“Feeling the language”

Can you “feel” the language when you speak Spanish as an unconscious action like riding a bike? That is, the skill comes unconsciously, without fear or thought. Regardless of fluency, you need the courage to meet whatever conversational circumstance you face. Do not worry about how many words you know or how well you conjugate them. Your fluency will improve the more you forget yourself and concentrate on connecting with the other person.

Then you are too focused to worry about yourself and errors. How you feel when you speak – confident, nervous, fearful – will influence how well you speak Spanish. Self-awareness is a key to overcoming the barriers to fluency. As a beginning Spanish speaker, I never felt anxious. Fear of mistakes makes a student insecure, socially awkward and afraid of looking foolish.

Language immersion, formal and informal, gives to a student the saturation necessary to “feel” the language. By that I mean an intuitive trust the words and phrases will come when you need them. Language confidence rests on going forward and looking ahead rather than looking down, afraid of falling over mistakes.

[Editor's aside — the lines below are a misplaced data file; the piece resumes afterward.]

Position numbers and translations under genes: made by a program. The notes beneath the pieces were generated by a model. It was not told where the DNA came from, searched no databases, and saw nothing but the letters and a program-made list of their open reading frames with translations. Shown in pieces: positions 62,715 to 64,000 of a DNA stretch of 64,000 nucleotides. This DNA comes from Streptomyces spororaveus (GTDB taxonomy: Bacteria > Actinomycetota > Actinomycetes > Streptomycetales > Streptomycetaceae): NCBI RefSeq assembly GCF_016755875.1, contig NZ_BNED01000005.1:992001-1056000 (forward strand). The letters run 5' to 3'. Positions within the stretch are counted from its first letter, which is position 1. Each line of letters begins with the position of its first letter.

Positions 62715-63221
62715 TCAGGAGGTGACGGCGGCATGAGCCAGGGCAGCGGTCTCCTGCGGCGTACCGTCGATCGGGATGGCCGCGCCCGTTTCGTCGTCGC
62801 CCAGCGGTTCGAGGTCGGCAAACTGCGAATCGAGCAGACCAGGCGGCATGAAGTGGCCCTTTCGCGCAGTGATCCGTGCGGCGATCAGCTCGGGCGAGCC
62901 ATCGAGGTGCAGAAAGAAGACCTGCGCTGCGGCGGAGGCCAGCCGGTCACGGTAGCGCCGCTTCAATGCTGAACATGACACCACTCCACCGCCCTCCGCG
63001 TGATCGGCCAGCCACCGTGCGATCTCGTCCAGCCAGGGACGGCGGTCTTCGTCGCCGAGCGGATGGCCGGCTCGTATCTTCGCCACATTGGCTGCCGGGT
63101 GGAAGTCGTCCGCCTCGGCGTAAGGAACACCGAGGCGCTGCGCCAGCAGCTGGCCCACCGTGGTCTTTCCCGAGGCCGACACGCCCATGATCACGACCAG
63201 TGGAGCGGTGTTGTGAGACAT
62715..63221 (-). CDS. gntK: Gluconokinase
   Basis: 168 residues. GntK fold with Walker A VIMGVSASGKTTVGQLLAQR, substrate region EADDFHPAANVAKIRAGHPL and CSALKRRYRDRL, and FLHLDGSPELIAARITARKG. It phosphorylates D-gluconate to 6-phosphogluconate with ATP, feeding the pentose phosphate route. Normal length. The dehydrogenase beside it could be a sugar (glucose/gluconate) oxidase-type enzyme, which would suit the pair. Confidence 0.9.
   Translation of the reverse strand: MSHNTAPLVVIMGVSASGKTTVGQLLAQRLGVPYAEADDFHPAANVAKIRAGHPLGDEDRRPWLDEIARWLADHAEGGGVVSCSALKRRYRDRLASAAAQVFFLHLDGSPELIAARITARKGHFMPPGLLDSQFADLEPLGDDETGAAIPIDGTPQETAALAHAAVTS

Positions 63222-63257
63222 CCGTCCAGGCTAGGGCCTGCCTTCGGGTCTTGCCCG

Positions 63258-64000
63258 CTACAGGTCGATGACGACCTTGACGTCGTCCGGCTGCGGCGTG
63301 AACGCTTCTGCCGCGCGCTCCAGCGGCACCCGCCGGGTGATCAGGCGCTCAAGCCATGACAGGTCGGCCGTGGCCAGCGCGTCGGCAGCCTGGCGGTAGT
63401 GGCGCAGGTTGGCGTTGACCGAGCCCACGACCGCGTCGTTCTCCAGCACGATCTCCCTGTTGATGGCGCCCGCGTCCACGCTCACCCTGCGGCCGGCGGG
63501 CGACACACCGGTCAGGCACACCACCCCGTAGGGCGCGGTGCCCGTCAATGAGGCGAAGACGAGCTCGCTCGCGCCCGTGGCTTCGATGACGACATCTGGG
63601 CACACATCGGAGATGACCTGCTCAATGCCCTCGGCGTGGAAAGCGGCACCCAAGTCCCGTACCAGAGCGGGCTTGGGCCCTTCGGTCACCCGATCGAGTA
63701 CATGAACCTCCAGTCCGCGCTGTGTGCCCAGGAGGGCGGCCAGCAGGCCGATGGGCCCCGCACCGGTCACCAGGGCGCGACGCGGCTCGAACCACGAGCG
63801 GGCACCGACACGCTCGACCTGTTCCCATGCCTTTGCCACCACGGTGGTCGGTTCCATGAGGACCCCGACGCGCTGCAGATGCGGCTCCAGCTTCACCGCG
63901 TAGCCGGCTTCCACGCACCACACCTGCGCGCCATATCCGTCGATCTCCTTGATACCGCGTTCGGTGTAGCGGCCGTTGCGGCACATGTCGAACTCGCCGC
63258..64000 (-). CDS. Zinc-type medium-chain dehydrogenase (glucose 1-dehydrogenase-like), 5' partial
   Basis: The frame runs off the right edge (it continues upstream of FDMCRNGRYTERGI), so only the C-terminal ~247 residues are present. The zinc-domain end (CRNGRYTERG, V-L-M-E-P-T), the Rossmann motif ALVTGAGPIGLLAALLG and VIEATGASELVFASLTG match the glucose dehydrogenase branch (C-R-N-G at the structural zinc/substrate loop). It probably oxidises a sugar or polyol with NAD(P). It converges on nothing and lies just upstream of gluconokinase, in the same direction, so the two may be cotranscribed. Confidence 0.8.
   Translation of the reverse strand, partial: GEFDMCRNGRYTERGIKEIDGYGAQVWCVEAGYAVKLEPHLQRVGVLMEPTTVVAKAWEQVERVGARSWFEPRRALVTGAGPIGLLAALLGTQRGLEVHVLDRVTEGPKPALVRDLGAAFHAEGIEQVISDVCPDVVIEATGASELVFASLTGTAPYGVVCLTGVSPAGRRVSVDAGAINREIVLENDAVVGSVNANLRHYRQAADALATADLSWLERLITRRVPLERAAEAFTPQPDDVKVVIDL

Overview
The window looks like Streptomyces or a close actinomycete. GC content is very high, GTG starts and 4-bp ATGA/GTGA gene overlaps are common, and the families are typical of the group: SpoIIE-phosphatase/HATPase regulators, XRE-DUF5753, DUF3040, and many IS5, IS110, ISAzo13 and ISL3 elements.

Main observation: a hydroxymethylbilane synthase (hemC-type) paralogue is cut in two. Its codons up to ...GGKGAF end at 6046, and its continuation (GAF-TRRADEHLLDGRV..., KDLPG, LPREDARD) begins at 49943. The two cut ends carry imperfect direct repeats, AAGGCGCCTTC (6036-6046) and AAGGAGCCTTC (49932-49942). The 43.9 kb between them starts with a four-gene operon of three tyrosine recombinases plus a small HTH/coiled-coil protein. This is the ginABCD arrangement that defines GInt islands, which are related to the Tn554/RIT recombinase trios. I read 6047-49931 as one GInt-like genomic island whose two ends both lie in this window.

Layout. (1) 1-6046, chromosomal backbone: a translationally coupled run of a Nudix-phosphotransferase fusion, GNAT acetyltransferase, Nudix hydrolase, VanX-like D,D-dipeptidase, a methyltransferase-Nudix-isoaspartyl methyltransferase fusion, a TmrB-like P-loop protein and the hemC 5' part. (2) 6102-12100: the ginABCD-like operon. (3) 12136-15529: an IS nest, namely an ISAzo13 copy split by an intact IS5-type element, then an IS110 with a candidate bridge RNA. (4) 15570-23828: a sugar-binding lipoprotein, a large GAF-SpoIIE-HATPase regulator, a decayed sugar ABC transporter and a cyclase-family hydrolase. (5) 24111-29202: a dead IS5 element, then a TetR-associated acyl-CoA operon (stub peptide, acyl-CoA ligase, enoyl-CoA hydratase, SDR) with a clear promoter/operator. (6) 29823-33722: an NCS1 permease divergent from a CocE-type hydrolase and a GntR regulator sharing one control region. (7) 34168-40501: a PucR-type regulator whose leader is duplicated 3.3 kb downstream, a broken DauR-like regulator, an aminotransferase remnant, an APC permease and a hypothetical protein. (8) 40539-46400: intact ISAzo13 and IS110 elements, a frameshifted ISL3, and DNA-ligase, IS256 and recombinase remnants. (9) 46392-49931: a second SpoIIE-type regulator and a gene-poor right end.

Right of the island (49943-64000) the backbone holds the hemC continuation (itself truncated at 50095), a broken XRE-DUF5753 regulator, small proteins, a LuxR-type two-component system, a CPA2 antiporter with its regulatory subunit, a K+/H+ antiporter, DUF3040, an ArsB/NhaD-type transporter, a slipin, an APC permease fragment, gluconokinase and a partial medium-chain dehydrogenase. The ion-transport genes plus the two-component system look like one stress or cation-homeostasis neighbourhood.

Our minds work even while our body rests. You can dream in Spanish. It happens to a lot of students. It is a sign the mind is absorbing the language subconsciously and that is where you want it.

Every culture has body language to go with the words. In Spain and other Spanish speaking countries I “talk” with my hands far more than I do in Slovakia.

Language does not exist outside you, and it is not knowledge like mathematics or history. Acquiring a language is an intimate process, like art. The teacher can give you vocabulary and grammar as raw materials but only you can make it a part of your being.

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